Chinese amputee Xia Boyu achieves life-long goal of climbing the world’s highest peak

By He Keyao Source:Global Times Published: 2018/6/4 18:28:40

Amputee achieves life-long goal of climbing the world’s highest peak


Xia Boyu Photo: Courtesy of Xia Boyu

Xia Boyu rests at home after returning from Mount Qomolangma Photo: He Keyao/GT

More than 40 years ago, a then 25-year-old Chinese man lost both of his feet to frost bite after lending his sleeping bag to a team member during the trip to climb Mount Qomolangma, known in the West as Mount Everest.

Nearly two decades later, after having more of his lower legs amputated, he was diagnosed with cancer, which left him unsure of just how many years he would have left to fulfill his unfinished dream from his 20s. 

At the mid-May, the 69 year-old amputee finally stood proud on two artificial legs on the peak of Mount Qomolangma, a valiant symbol showcasing to the world the power of dreams.

The man's name, Xia Boyu, has become a source of inspiration to many around the world, moving numerous people to tears with his strong mind, persistence and ability to remain optimistic despite the brutal challenges he has faced in life.

Overcoming tragedy

Xia grew up in Northwest China's Qinghai Province and was a professional soccer player before he enrolled into the Chinese national mountaineering team in 1974. With a perfect physique and strong body, Xia was chosen to be one of the key members of the team whose goal was to climb to the top of Mount Qomolangma in 1975, which started his lifetime connection with the world's highest mountain.

The first time that the country's national team made it to the peak, which sits at 8,848 meters above sea level, was in the year 1960. However, since they arrived at night, no photos were taken, which caused the international community to doubt the team's claims.

So when it came time for the second team to take on the challenge, hopes and anticipation were high throughout China. However, the team encountered extremely bad weather at 8,600 meters which trapped them in place for three nights before they had to turn back. One of his team members had grown weak after days of journeying up the mountain and lost his sleeping bag, so Xia gave him his for a night without a second thought.

Xia's kindness, however, cost him as it led to him losing his feet.

Xia had a difficult time in the hospital. Only 25, he couldn't accept the possibility that he may have to spend the rest of his life in a wheelchair. Months later, a German medical expert gave Xia a glimmer of hope by telling him that it may be possible to fit him with prostheses.

"At the time, most of my visitors showed pity and sorrow, which I didn't like. I like to think positive, so the expert's words really gave me hope. I promised myself that I would go mountain climbing again," Xia told the Global Times.

From then on, Xia constantly trained. He tied sandbags to what remained of his legs so he could exercise and build up his strength. Even though prosthetic legs were not available in China at the time due to the limited availability of medical technology, Xia strongly believed that he would one day fulfill his unfinished dream and so, before that day came, the best thing to do was to prepare himself.

Three years later he finally got his new legs, which enabled him to continue his sports career. Over the years, he participated in many domestic and international competitions for the disabled and won many awards. However, fate once again took a dark turn when he was in his 40s.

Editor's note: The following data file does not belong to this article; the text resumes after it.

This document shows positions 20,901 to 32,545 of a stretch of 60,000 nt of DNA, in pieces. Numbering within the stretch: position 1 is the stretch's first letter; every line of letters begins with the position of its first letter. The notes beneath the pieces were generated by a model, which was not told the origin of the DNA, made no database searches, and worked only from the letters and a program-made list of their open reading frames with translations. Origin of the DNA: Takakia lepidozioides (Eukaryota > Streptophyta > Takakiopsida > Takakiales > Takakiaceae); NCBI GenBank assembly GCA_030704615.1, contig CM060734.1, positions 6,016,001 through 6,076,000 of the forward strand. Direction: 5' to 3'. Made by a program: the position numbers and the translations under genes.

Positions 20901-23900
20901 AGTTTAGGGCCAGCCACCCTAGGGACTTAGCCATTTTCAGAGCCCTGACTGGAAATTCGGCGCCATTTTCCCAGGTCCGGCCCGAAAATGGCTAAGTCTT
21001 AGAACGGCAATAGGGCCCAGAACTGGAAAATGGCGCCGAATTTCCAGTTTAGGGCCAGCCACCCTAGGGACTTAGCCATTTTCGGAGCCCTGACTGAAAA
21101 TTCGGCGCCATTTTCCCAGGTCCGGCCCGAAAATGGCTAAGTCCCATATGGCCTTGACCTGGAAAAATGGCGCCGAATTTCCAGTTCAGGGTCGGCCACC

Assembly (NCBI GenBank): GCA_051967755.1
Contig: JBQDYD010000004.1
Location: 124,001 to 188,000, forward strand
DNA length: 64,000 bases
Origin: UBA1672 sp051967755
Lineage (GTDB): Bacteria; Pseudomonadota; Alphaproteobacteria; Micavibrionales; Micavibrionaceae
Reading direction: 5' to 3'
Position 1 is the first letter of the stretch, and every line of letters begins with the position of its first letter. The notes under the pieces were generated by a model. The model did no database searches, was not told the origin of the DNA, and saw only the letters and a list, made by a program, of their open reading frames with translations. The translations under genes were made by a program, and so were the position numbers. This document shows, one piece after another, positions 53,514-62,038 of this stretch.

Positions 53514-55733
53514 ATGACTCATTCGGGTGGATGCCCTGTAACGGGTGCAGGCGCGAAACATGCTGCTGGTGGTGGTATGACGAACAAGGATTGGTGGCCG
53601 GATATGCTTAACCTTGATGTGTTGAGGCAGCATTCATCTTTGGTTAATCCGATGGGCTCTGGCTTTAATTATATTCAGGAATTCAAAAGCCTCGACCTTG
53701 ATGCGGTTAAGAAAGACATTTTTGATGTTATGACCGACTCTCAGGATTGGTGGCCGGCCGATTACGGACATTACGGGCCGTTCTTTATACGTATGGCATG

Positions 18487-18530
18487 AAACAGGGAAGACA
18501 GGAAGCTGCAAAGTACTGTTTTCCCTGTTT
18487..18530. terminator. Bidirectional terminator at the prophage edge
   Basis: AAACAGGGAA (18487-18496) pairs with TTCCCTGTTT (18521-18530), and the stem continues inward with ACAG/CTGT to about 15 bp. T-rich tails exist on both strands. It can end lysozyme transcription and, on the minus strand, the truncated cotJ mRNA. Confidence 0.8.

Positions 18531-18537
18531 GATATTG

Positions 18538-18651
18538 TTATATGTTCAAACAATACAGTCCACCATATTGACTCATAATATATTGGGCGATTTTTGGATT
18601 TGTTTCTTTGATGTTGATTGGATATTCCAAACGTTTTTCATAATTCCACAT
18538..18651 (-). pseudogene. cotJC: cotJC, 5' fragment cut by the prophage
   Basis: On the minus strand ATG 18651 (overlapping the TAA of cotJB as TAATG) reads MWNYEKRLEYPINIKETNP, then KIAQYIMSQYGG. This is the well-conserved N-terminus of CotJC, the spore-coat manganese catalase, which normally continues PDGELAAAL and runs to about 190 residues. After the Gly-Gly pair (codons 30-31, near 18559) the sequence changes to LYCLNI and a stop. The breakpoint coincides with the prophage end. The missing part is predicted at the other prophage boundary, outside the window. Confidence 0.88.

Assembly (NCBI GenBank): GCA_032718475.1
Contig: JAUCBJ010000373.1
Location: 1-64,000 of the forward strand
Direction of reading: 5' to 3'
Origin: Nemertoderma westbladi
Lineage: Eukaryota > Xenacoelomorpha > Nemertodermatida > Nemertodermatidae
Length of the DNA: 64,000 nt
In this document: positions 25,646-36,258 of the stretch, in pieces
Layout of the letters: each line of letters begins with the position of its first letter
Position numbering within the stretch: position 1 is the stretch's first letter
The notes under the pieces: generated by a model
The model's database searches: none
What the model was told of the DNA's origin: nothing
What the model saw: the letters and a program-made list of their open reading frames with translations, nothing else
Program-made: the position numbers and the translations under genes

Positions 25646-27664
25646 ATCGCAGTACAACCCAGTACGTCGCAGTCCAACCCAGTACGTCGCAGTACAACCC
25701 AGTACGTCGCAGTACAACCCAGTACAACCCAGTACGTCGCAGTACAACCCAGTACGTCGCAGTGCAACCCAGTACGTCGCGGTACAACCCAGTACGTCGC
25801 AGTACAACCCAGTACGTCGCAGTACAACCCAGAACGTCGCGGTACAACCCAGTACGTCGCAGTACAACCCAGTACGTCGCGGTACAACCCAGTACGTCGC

In 1993, lesions developed on the stumps on his legs, which required another third of his lower legs be amputated. Three years after that, he was diagnosed with lymph cancer and had to go through chemotherapy.

"That was the biggest hit yet. My life was bitter enough and I hadn't realized my dream yet; I was afraid I didn't have enough time left to accomplish it," said Xia. After a short period of depression, he managed to put himself together.

"I needed positive energy and so moved out of the hospital, since I couldn't stand the sad atmosphere there," Xia explained.

Never giving up 

Over the years, Xia never gave up his dream of climbing Mount Qomolangma. Prior to his final successful climb in 2018, he had tried four other times to climb to the summit, but each time Lady Luck gave him the cold shoulder.

Trekking up the mountain was especially difficult for Xia, as his artificial legs made it hard for him to get a feel for the ground and also required he put most of his weight on his arms, which can be exhausting.

The last time he got close to his dream was in 2016. The then 67 year-old was only 94 meters from the summit, but a snow storm blocked his way. Taking his team members' safety into consideration, Xia made the heart-breaking decision to go back.

 "The key is to focus on your dreams, instead of the hardships you encounter along the way," Xia said, stressing that fulfilling one's dream has nothing to do with age, disability or the thoughts or expectations of others, but a firm belief in yourself.

On May 14, Xia finally made it to the top of Mount Qomolangma after seven days of hard work. Standing on the peak of the highest mountain in the world, he felt relief and a strong sense of fulfillment well up in him.

"I didn't regret anything that I had done and accepted everything that life had thrown at me, but I never stopped fighting against fate," Xia said with a smile. Regarding Nepal's ban against double amputees and blind climbers that was later rescinded, Xia agreed with the move since he feels the disabled are just like ordinary people and as such there should not be any limits set for them.

Xia is currently working on his autobiography, which he expects will be published next year.


Newspaper headline: The power of dreams


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